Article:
-By Corey Moses, HFT First Vice President, and Stuart Beckford, HFT Second Vice President.
Hartford is one of the great examples of diversity within our state. Over the generations, various groups came here seeking prosperity. These new voices have provided a springboard for many families to expand our understanding of a middle-class lifestyle. They have also allowed us to have greater access to education and avenues to build generational wealth.
Community is both a sense of self and an appreciation for others who are different than oneself. Imagine our community without the diversity of restaurants that we enjoy and the different types of food that we indulge in daily. What makes our democracy great is that America accepts people from all around the world. The Statue of Liberty has these words etched on it “give us your huddled masses yearning to breathe free.” It is essential to remember our strength comes from the diversity we celebrate the Latino and Latinx communities for all they contribute to Hartford and the entire State of Connecticut. We are fortunate to have such a mix of people within our community to call friends and family. More importantly, It Is What Makes Us Strong, and together, we are all America.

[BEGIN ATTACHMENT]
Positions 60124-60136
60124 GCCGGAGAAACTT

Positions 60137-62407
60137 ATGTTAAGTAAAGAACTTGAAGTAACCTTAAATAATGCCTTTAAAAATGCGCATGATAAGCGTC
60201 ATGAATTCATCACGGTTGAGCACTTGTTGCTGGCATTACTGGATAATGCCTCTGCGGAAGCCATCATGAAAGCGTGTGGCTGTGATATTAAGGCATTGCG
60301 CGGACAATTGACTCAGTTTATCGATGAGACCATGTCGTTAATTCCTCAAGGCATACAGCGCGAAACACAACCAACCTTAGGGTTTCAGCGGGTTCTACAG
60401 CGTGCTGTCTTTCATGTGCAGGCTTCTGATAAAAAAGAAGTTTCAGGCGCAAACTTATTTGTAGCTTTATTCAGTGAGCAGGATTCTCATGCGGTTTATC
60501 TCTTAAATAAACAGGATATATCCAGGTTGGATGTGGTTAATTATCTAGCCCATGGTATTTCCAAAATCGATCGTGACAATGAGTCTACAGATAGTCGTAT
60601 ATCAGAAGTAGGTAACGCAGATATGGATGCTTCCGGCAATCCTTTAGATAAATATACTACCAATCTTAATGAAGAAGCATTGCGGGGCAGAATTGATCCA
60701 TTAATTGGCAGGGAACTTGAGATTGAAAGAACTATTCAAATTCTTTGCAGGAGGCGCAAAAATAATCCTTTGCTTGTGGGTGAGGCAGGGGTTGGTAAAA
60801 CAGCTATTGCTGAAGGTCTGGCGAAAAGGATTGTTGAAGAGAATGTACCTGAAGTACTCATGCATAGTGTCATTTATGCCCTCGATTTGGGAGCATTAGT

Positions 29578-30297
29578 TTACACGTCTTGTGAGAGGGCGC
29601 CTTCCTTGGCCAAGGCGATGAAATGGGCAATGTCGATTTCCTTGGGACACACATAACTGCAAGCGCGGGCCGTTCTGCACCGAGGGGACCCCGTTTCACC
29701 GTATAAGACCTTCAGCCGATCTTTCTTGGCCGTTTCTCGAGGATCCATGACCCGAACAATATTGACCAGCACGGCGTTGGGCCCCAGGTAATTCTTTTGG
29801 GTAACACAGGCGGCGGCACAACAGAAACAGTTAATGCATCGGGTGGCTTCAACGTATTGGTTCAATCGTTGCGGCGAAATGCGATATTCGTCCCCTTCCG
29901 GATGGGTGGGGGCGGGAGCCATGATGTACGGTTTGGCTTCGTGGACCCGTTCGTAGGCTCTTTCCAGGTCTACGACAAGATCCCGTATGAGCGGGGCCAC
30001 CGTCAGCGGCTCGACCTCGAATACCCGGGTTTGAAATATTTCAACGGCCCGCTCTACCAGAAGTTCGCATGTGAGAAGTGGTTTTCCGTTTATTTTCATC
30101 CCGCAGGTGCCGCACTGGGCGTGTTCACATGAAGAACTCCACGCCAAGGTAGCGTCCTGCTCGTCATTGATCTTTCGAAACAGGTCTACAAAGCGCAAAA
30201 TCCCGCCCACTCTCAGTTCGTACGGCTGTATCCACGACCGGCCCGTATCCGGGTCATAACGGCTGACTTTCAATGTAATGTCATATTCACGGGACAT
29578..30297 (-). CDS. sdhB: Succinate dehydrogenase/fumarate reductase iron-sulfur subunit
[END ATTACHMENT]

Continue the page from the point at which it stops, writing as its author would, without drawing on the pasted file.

For these reasons and many more, we honor great leaders from diverse backgrounds like Cesar Chavez for his tireless work Bridging the Gap for many workers and showing them the path to prosperity and the middle class. Chavez once said, “If you want to make a friend, go to someone’s house and eat with him. The people who give you their food give you their heart.” A union leader and labor organizer, Cesar Chavez dedicated his life to improving treatment, pay, and working conditions for migrant farmworkers. Born in Yuma, Arizona, in 1927, he became a trailblazer in utilizing non-violent means to bring attention to the plight of farmworkers. Through his tireless efforts, marches, boycotts, and numerous hunger strikes, he successfully brought the farmworkers together in Arizona, forming the National Farm Workers Association in 1962. This group then merged with the Agricultural Workers Organizing Committee to form the United Farm Workers in 1972. Because Chavez was an agriculture worker from his youth, he faced the same hardships as the people he led. Chavez provided leadership and guidance to many workers, helping them be treated fairly and equitably for the first time.
The voice of America is becoming increasingly richer and broader, so as we reach out to our students, let’s also deepen our appreciation of our community. This community is the place we work, thrive, live, and laugh. Let’s take a moment in time to celebrate the diversity and beauty within our communities.